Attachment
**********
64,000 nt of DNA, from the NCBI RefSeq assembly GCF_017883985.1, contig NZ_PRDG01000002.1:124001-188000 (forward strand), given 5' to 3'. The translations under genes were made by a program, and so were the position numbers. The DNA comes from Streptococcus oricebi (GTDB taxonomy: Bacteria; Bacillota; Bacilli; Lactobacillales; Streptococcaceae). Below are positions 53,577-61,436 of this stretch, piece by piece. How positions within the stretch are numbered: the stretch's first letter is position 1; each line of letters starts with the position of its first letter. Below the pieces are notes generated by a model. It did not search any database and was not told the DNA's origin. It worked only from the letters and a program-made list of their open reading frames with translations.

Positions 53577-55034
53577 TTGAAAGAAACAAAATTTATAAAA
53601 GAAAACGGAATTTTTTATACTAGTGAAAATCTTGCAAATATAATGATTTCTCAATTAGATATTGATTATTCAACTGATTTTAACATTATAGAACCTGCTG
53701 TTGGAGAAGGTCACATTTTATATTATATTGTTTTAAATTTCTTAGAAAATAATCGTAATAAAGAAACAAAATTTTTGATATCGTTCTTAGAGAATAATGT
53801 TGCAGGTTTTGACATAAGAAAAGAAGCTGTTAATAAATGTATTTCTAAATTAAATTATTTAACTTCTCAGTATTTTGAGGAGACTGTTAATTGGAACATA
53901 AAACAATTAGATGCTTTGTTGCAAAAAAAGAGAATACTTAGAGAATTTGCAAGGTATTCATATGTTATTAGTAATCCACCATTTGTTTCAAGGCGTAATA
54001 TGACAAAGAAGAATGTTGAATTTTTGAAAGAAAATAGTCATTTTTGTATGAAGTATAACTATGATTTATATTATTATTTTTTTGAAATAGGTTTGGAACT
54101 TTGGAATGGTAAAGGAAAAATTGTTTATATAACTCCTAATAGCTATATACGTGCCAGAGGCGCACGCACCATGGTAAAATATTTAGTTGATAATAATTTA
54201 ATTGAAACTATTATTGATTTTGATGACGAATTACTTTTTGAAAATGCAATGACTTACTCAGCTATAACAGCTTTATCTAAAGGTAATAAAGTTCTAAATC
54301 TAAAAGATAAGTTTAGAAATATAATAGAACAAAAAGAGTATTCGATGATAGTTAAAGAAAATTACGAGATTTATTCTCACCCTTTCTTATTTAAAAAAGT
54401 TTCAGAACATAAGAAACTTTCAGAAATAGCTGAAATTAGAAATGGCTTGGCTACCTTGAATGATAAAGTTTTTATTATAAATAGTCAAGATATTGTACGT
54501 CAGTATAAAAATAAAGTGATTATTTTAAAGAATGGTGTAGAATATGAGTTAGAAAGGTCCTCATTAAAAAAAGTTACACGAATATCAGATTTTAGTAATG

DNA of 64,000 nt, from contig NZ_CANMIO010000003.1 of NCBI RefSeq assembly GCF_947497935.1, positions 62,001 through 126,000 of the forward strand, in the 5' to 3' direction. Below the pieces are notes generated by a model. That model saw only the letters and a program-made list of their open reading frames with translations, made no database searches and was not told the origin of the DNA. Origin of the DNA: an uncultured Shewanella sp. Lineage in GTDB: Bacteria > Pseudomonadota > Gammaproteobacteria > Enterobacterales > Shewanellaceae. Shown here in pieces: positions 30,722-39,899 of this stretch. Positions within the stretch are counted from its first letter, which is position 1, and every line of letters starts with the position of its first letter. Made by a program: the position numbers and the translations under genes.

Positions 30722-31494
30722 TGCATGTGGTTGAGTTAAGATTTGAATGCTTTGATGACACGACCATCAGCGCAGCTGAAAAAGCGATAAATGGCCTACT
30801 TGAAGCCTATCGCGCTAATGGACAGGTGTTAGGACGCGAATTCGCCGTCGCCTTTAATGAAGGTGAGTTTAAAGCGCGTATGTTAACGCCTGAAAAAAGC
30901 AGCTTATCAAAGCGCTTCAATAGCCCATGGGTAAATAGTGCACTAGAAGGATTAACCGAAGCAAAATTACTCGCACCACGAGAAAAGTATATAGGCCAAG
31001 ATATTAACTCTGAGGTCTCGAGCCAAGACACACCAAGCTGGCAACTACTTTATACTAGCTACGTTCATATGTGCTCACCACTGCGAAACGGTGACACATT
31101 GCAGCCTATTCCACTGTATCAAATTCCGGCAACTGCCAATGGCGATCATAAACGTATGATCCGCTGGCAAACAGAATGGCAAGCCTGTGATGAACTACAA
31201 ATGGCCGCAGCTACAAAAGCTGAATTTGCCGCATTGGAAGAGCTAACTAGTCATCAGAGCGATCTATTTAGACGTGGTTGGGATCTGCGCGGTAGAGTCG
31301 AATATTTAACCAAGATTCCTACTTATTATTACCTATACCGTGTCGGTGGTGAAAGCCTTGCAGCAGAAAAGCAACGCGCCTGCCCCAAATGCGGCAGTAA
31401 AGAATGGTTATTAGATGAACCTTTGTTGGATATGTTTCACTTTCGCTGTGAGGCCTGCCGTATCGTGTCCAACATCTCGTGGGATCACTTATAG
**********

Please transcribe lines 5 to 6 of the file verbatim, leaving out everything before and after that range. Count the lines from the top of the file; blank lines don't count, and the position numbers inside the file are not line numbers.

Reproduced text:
53701 TTGGAGAAGGTCACATTTTATATTATATTGTTTTAAATTTCTTAGAAAATAATCGTAATAAAGAAACAAAATTTTTGATATCGTTCTTAGAGAATAATGT
53801 TGCAGGTTTTGACATAAGAAAAGAAGCTGTTAATAAATGTATTTCTAAATTAAATTATTTAACTTCTCAGTATTTTGAGGAGACTGTTAATTGGAACATA